The single most common thing I hear is that people feel like they do not know what is going on in town. It’s true that we no longer have our newspaper, but this isn’t the whole story. People feel there is a lack of transparency. There are concerns about the town’s finances, how the town functions, and the lack of a vision for the town. Even those who seek out information about what’s going on feel stymied. Those who go to Board of Selectmen meetings do not feel heard. People are dissatisfied with the Town Meeting process. People distrust the leadership or wonder if there is any leadership at all.

I want to find real solutions to these issues. I have experience with the kind of collaborative and bipartisan leadership that Easton needs, and I will bring it to the role of First Selectman.

Tell Us Something That’s a Big Part of Your Life that Others May Not Know About.

I have always had an almost fanatical love of football. I was on the quiet side and not all that confident as a kid. I loved the sport though, and my parents finally let me play tackle football as a freshman in high school. I turned out to be well built for it and did reasonably well. It made me far more confident and sociable as a teen. It also taught me the importance of teamwork, and helped me to form some really strong bonds in my community which continue even today.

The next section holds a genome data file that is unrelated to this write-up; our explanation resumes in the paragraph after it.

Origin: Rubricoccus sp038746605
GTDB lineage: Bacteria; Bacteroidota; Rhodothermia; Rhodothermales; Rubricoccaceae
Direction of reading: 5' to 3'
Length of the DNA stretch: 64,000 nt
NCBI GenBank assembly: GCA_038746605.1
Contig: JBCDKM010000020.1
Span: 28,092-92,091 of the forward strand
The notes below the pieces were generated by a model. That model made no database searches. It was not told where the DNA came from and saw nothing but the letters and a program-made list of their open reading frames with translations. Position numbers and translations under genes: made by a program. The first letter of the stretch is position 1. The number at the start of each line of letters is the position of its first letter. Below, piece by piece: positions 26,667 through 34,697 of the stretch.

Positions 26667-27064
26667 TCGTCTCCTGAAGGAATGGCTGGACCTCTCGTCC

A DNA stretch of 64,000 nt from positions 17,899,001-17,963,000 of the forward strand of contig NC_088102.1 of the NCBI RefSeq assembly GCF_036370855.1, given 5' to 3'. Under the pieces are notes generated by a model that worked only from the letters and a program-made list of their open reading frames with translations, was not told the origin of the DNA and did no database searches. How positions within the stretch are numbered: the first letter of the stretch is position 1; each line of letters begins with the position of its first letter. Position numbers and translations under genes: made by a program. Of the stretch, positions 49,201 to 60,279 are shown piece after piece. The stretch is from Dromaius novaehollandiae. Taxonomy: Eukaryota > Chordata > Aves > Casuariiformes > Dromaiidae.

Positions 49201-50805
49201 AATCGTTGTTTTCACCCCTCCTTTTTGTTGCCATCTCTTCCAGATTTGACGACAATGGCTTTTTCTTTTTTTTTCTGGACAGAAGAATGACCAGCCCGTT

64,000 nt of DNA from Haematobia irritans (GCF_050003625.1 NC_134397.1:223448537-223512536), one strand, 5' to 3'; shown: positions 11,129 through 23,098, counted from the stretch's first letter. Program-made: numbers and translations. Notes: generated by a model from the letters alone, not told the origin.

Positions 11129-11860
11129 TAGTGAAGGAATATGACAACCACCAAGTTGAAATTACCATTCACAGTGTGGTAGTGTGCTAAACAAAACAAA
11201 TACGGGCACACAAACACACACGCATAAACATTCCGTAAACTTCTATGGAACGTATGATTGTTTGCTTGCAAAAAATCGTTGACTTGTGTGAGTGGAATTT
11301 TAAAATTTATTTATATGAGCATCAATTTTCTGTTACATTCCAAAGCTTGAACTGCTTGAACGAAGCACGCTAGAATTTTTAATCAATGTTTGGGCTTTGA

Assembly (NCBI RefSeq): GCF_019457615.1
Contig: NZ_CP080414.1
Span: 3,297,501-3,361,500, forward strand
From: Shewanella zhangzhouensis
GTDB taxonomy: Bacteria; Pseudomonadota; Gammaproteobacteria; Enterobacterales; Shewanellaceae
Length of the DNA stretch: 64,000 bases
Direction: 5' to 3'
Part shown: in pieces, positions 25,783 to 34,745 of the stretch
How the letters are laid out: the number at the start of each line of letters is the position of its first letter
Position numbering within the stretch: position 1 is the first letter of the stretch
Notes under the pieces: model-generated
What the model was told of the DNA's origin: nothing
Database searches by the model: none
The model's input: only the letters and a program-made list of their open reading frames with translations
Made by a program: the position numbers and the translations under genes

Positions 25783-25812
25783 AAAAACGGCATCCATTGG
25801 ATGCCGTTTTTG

One of those bonds was particularly significant. One of my teammates was Art Monk who went on to the Pro Football Hall of Fame. Watching his induction into the Hall of Fame was a wonderful moment in my life. I recall feeling a sense of pride for Art. We grew up in a large town that was racially mixed, and in the 1960’s it was a model of successful desegregation. Art had risen above all of the hurdles and controversy during those times, and when most of us thought that he was being snubbed by Hall of Fame voters for a number of years. In our many years of watching and playing sports, diversity and inclusion weren’t always celebrated. I’m grateful that Art was honored and that times have changed, although there is still much work to be done.